Something of a curiosity in the John le Carre stakes, this 1970 thriller gets quite a few elements right, notably the personnel at The Circus; George Smiley is dropped from the original book, but Anthony Hopkins, Sir Ralph Richardson and Paul Rogers all fit the bill as the crumpled espionage handlers with the power and life and death in their hands. The film’s centre is Leiser (Christopher Jones) a Polish defector who becaomes a pawn in international espionage games when he’s recruited to spy on East German missile sites. The first half of the film does well to suggest how and why Leiser accepts the offer, but things get a little simplistic once the mission begins, and a final bookend doesn’t quite work. Hopkins seems to have been none too impressed by Jones and his James Dean mannerisms, but it kind of works for the film that Leiser is so much of a fish out of water. The Looking Glass War feels like a compromised efffort, but with a script by le Carre himself, it springs to life whenever Hopkins and Richardson are on screeen, and Frank Pierson, director of the 1976 A Star Is Born, creates some striking compositions.
Westworld is a model of what a reboot should be; everything is bigger, better, more thoughtful and more expansive that the original sci-fi cult classic about a futuristic theme park with a Western theme. With Jonathan Nolan and JJ Abrams at the helm, that’s no surprise, but what is very much surprising is the way they’ve moved the narrative on. The early scenes make it seem that James Marsden’s cowboy will play a similar role to Richard Benjamin and James Brolin’s vacationing thrill-seekers in the original; it turns out that Marsden’s character is actually a robot. Similarly, Ed Harris’s Man in Black seems to cut a iconic figure in the same way as Yul Brynner’s android gunslinger, but again, roles are reversed; Harris’s character is actually a tourist on a permanent vacation of sorts. And the biggest reversal of all is that the robots are the heroes, as their AI gives them a self-awareness that slowly reveals that they’re nothing but playthings for a corrupt elite; their gradual understanding of the need for revolution makes for gripping viewing. Evan Rachel Wood is the key identification character in Delores, but there’s an all-round stunning cast, from Thandie Newton to Jimmi Simpson, and best of all Anthony Hopkins as the park’s co-creator, Ford. Sir Richard Attenborough’s last iconic role was as a Jurassic Park owner in another Michael Crichton story, and Hopkins was probably the actor he used most: seeing Hopkins play God as his creations run amok is just one of a myriad of viewing pleasures on offer. And the action, violent and spiky, is cleverly scored to popular classics; if there was a moment in cinema in 2016 to compare to the astonishing Paint It Black scene in the opening episode, we’re yet to see it.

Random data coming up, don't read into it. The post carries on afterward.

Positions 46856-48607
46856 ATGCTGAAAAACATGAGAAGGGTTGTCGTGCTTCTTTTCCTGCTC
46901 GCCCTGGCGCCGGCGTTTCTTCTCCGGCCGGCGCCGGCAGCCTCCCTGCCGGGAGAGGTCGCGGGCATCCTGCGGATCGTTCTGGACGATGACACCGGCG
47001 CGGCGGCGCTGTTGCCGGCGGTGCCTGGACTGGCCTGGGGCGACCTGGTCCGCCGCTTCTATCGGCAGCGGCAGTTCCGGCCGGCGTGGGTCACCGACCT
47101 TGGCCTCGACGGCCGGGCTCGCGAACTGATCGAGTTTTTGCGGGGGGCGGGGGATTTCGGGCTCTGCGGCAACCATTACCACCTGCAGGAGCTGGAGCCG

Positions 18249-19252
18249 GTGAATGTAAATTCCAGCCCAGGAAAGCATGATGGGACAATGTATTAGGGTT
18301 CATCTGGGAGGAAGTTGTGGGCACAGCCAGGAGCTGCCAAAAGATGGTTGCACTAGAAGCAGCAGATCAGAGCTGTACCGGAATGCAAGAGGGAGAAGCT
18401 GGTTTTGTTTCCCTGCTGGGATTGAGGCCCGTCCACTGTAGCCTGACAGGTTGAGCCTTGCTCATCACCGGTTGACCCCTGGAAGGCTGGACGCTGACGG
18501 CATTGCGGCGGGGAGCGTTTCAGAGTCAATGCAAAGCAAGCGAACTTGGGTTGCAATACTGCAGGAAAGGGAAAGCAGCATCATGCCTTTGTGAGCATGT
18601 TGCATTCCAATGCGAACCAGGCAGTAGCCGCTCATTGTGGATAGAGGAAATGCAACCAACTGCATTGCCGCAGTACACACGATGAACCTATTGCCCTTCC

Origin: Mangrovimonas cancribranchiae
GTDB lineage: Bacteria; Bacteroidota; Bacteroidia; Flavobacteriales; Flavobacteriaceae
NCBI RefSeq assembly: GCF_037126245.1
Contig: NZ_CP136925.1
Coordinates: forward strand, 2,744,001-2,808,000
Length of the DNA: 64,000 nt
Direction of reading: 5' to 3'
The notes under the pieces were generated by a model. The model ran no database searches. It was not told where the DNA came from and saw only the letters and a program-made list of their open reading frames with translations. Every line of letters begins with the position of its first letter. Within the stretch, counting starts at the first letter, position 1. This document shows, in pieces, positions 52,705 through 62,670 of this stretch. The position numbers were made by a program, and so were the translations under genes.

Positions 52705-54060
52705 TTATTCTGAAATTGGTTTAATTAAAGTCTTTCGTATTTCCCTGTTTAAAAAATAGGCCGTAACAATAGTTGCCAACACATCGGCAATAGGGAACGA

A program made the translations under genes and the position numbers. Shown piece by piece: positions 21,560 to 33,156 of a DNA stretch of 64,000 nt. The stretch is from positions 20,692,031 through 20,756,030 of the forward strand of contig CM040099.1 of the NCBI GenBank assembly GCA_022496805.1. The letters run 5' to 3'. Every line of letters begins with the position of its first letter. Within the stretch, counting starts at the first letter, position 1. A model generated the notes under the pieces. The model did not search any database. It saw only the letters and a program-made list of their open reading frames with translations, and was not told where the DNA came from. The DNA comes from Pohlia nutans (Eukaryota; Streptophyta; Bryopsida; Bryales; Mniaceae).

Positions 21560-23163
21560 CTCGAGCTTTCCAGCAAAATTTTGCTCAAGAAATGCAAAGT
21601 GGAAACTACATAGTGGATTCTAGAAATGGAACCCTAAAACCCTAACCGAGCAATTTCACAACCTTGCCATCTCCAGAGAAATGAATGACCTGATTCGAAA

With Chris McQuarrie apparently considering an Ice Station Zebra reboot, it would be nice to imagine a renaissance of interest in the work of Scottish writer Alistair Maclean, with When Eight Bells Toll a good example of the kind of terse derring-do that made his work internationally knows. Coming out post Where Eagles Dare and in the same years as the speedboat-chase-tastic Puppet on a Chain, it attempted to set up an alternate Bond franchise, with two more films planned but never to materialize. Sporting a healthy head of lustrous hair, Anthony Hopkins plays Philip Calvert, sent by Robert Morley to deepest darkest Scotland to investigate a missing ship, and uncovering espionage ring. Calvert is a professional and shoots first, giving When Eight Bells Toll a gritty heart that most action movies lack. Directed by Etienne Perier.
William Goldman’s excellent book, written with intimate, personal depth, was always going to be a tricky one to adapt, but Sir Richard Attenborough’s 1978 horror film makes the most of a creepy conceit, even if its misses the pathos. Anthony Hopkins plays Corky the ventriloquist who finds that his wooden pal Fats seems to be taking over his life, and stifling his hopes of romance. This conceit played beautifully in the classic portmanteau Dead of Night, and still works at feature-length, with good support from Burgess Meredith and Ann Margaret. Coming off the back of A Bridge Too Far, and working up to more epic Gandhi and A Chorus Line, Attenborough coaxes a complex, painful performance from Hopkins, who demonstrates why he’s been a sought-after talent for five decades.